The Harvard School of Public Health has announced the results of a painstaking 20-year study: fat does not make you fat, or sick, or anything else we’ve been taught about fat. In fact, a high-fat, high-protein diet does not contribute to heart disease. This is a mammoth issue in health right now, but the debate has been building behind the scenes of the drug, medical and food industries since the 1940s. I’ll be addressing it frequently.
For now, bear in mind, I have to stress that I am talking good fats (fish, avocados, nuts and the like). This is not a license to gorge on bacon (though I don’t think saturated fat is the health monster it’s been made out to be).
For those who have a hankering for some clickativity, the article as printed in Time this week.
I can’t tell you how furious I am about what I feel is the meat industry’s blatant disregard for human health. While I’m no vegetarian, I saw this study in the Archives of Internal Medicine, and let’s just say, I’m not buying the “Happy Cows” line.
The researchers looked at 90,000 women. That’s a huge study. They compared US and UK women, and here’s what they found:
Eating more than 1.5 servings of meat daily doubles a young woman’s risk of breast cancer. What concerns me is the type of cancer which had double the risk: hormone receptor-positive breast cancer. To me, that says something pretty sobering about the meat industry’s production habits.
Both the study, and the BBC News article that covered it, are cautious to merely “suggest” a link between eating red meat and increasing – doubling – the risk of breast cancer. It doesn’t take much to read between the lines here.
The reason I think this study is really important to highlight is not because I hope to bandy a statistic like “double the risk!” about. (Remember the Statistics Game: always consider context and relative risk or results.) It’s important because the women who ate high amounts of red meat had double the risk of hormone receptor-positive breast cancer. That is a big issue, namely, because the American meat industry uses growth hormone like it’s manna from Heaven. Growth hormone helps the animals get bigger, faster, which translates more profit – but I’m pretty skeptical about how this practice could possibly be in the interest of public health. I just wonder how these people sleep at night knowing their profits come at the expense of other human beings.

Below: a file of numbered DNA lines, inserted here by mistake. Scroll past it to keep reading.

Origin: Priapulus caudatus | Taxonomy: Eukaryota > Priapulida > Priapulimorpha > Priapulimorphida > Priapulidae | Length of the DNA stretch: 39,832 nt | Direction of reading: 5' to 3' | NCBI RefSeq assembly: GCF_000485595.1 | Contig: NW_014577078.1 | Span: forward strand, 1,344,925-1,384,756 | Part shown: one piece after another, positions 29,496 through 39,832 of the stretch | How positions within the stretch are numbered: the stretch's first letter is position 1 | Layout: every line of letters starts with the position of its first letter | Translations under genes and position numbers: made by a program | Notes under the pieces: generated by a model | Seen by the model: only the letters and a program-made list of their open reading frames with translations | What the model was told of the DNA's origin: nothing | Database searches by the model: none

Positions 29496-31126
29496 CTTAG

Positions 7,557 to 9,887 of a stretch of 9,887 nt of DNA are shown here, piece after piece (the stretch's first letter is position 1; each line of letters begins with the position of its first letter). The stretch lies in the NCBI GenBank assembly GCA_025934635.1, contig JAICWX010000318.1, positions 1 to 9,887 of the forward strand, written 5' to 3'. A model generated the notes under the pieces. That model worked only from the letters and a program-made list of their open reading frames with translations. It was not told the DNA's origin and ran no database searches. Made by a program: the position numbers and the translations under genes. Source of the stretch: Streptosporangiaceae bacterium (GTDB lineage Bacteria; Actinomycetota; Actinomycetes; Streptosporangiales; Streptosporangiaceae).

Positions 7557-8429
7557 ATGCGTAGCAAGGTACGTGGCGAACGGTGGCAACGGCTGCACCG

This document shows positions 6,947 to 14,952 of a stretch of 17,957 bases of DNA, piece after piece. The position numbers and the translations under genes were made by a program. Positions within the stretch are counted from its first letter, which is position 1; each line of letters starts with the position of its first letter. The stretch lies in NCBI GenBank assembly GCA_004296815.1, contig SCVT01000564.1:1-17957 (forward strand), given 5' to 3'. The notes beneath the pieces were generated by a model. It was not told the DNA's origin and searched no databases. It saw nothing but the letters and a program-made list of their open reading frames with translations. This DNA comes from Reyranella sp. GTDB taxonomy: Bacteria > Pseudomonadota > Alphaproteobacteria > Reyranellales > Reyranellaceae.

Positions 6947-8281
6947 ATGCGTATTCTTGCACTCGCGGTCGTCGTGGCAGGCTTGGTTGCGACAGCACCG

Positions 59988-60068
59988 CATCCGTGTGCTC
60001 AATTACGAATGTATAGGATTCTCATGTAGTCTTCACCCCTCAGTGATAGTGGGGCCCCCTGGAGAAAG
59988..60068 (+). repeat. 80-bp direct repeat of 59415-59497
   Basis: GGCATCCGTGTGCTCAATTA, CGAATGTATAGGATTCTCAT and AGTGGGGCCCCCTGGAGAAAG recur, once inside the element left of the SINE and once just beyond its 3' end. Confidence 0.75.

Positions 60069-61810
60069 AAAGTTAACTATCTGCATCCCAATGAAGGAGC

Personally, I believe it’s clear that human physiology supports being omnivorous. No culture anywhere at any time has done without some sort of animal flesh, whether it’s fish, beef or reindeer. So I’m not “anti-meat”. However, I am strongly opposed to the way meat is produced in this country: quickly, unethically, with little regard for the animals or the people eating the animals. That’s why I only buy meat that is free-range, local, organic and definitely hormone-free.
The researchers were careful not to draw any ultimate conclusions. I think we can probably begin to draw our own, with some additional critical considerations: